Hudson River Crash Inspires Breaking News Image Marketplace Spread

New startup Spread is aiming to make it easier for amateur photographers to monetize their hobby by providing them a simple, straightforward marketplace through which they can sell their snapshots and services directly to media organizations looking for on-the-ground photos of newsworthy events without the costs associated with having reporter resources on location.

Spread co-founder and CEO Amin Torres originally came up with the basic concept behind the startup three years ago, when U.S. Airways Flight 1549 crash-landed in the Hudson River in New York City. Torres was near enough to snap some photos of the event, one of which made it into a New York Times slideshow. Torres has run into a number of such situations over the years; as an NYC resident he’s been able to capture photos of various newsworthy events over the years, but finding the right distribution channel to get convert those photos into paydays has been difficult.

Ever since the Hudson crash, Torres says the idea has been percolating, gaining strength and substance “year after year as mobile phones have gotten better cameras, stronger internet connectivity leading to faster distribution, and as better cameras become more and more accesible to regular citizens.” That led him to seek out technical partner Korbin Hoffman and theyset about creating Spread.

Currently in invite-only beta, Spread offers “breaking news images,” Torres notes, not stock photography. The target audience, at least initially, is “online publications, newspapers, magazines, [and] blogs.” Aside from allowing any of its users to upload any photos for licensing purposes, Spread also includes a photo request feature, which Torres says “can be of news images or creative images, and is [Spread’s] response to stock photography.” Through photo requests, like an example Torres provided which calls for two photos of the NYC skyline, Spread’s photo shoppers can avoid “a library of generic, overly sold and used stored images” and instead get fresh, custom pictures tailored to their needs.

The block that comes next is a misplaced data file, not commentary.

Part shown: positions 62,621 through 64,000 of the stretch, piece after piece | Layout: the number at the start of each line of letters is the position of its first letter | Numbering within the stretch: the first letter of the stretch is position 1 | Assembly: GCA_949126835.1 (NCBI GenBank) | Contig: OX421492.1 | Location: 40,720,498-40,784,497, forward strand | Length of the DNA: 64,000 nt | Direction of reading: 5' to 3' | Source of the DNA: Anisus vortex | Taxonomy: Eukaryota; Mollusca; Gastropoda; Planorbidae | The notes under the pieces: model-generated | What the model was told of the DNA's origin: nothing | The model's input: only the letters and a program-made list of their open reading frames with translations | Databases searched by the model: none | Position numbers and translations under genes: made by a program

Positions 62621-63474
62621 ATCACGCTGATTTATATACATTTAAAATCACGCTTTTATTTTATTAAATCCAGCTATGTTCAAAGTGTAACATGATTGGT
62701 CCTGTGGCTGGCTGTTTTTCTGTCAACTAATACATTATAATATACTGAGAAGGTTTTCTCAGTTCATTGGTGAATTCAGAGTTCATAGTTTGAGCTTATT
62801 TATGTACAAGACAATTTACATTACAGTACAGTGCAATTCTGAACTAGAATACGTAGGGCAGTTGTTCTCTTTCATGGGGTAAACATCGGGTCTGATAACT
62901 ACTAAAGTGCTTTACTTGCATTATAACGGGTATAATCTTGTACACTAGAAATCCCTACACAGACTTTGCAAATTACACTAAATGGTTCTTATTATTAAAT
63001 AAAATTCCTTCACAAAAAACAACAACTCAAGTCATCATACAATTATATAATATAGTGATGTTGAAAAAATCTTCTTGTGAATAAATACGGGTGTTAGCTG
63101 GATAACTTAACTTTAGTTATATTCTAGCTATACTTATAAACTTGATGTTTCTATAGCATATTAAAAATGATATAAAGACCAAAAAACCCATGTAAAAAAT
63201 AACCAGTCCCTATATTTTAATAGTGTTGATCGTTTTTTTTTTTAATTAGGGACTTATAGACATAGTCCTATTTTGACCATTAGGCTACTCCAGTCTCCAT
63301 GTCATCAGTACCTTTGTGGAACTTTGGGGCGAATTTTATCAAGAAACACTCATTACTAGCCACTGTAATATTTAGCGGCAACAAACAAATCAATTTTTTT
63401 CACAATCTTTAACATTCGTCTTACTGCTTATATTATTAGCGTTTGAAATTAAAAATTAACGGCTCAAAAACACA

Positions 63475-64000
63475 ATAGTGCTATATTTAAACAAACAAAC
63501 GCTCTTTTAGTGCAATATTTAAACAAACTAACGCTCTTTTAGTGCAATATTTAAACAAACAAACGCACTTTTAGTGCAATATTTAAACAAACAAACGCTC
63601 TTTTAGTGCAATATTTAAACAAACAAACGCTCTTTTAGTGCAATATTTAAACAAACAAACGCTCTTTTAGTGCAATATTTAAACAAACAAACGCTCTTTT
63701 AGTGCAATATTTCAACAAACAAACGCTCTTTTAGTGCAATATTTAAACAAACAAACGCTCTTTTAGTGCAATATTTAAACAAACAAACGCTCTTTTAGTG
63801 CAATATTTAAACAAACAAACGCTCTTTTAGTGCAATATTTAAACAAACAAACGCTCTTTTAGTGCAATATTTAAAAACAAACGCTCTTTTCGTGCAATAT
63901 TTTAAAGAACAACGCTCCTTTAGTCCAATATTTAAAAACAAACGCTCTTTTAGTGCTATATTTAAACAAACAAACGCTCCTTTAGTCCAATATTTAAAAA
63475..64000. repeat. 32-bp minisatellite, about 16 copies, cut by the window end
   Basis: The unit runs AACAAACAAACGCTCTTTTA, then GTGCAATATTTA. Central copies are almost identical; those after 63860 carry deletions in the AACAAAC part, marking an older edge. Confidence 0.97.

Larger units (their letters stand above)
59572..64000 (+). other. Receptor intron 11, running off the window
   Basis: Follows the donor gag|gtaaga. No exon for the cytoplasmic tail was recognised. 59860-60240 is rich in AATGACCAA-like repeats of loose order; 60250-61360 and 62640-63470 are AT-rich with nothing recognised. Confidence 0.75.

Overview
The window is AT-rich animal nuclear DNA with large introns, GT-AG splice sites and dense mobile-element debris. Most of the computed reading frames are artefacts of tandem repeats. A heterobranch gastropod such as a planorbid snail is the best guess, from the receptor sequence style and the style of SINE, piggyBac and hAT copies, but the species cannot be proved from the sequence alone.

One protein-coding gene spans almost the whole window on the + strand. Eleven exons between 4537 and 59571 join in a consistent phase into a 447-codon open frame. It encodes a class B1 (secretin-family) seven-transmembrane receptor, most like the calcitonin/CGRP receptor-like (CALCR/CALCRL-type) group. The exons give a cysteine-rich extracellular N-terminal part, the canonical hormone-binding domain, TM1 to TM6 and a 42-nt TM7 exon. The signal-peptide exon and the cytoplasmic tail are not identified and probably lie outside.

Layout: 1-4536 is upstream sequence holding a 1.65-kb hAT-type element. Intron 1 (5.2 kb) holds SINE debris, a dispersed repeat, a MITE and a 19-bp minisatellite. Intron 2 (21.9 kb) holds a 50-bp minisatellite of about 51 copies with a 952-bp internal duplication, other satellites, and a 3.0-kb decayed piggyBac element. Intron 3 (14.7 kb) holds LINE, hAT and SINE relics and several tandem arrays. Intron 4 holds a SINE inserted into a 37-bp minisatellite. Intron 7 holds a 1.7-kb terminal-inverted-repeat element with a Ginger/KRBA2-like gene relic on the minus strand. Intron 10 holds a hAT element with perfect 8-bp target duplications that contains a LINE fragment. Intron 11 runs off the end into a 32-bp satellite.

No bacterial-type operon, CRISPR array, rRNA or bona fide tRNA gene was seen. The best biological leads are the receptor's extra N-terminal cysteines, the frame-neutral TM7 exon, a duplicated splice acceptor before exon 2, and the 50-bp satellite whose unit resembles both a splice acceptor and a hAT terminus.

Spread’s revenue model is based on taking a cut of every photo sale made through the site, but Torres points out that his company is more generous than other similar established offerings, for both photographers and media buyers. Spread splits the first sale of all uploaded images 50/50 with photographers, and charges photo buyers a flat rate of either $75 for digital publication resolution, or $100 for high-res print quality. Torres notes that Spread also automatically includes royalty pay-outs for all photographers, delivering 10 percent of each additional sale after the first; most other professional photo sales services pay only a one-time flat rate for images. Publications set a price up front for specific photo requests.

In comparison, the cost for a publication to use a photo from the Associated Press varies based on photo size and the publication’s circulation/readership, but AP gave an estimate of $100 for digital use (based on a publication with one million monthly visitors), and $250 for print use (based on a publication with a circulation of one million, quarter-page or less in size). Those costs only apply for a monthly license as well, whereas a publication that purchases a Spread photo has lifetime rights to use the photo.

For photos sold via the photo request feature, photographers get a better deal than if they sell existing images: Spread keeps only 12 percent of the sale price, with the rest going to the picture-taker. “The reason why we give a larger portion split to photographers on the photo request is because photographers have to read the request and then plan to go out and take images to full fill the request,” Torres explains. “As opposed to breaking news images that the photographers most likely will take because they happen to be on location or nearby.”

Torres is currently in funding talks with NYC-based angels, but said he couldn’t reveal anything at this time. So far, the project has been bootstrapped by the founders.

Spread is definitely on to something. Its model makes it easy for even small publications to get timely, context-specific images without taking on the cost of hiring a full-time photographer or even securing the temporary services of a freelancer. But there’s one big challenge that could upset the cart: companies regularly put out calls to their readers or viewers to submit media for their free use, as with CNN’s iReport. Or publication just take things from image sharing services like Twitpic (sometimes with permission, sometimes without), as happened with Stephanie Gordon’s now-famous snapshot of space shuttle Endeavour’s last mission. Torres thinks that Spread offers more than companies can get chasing down free sources. Time will tell if the market agrees.

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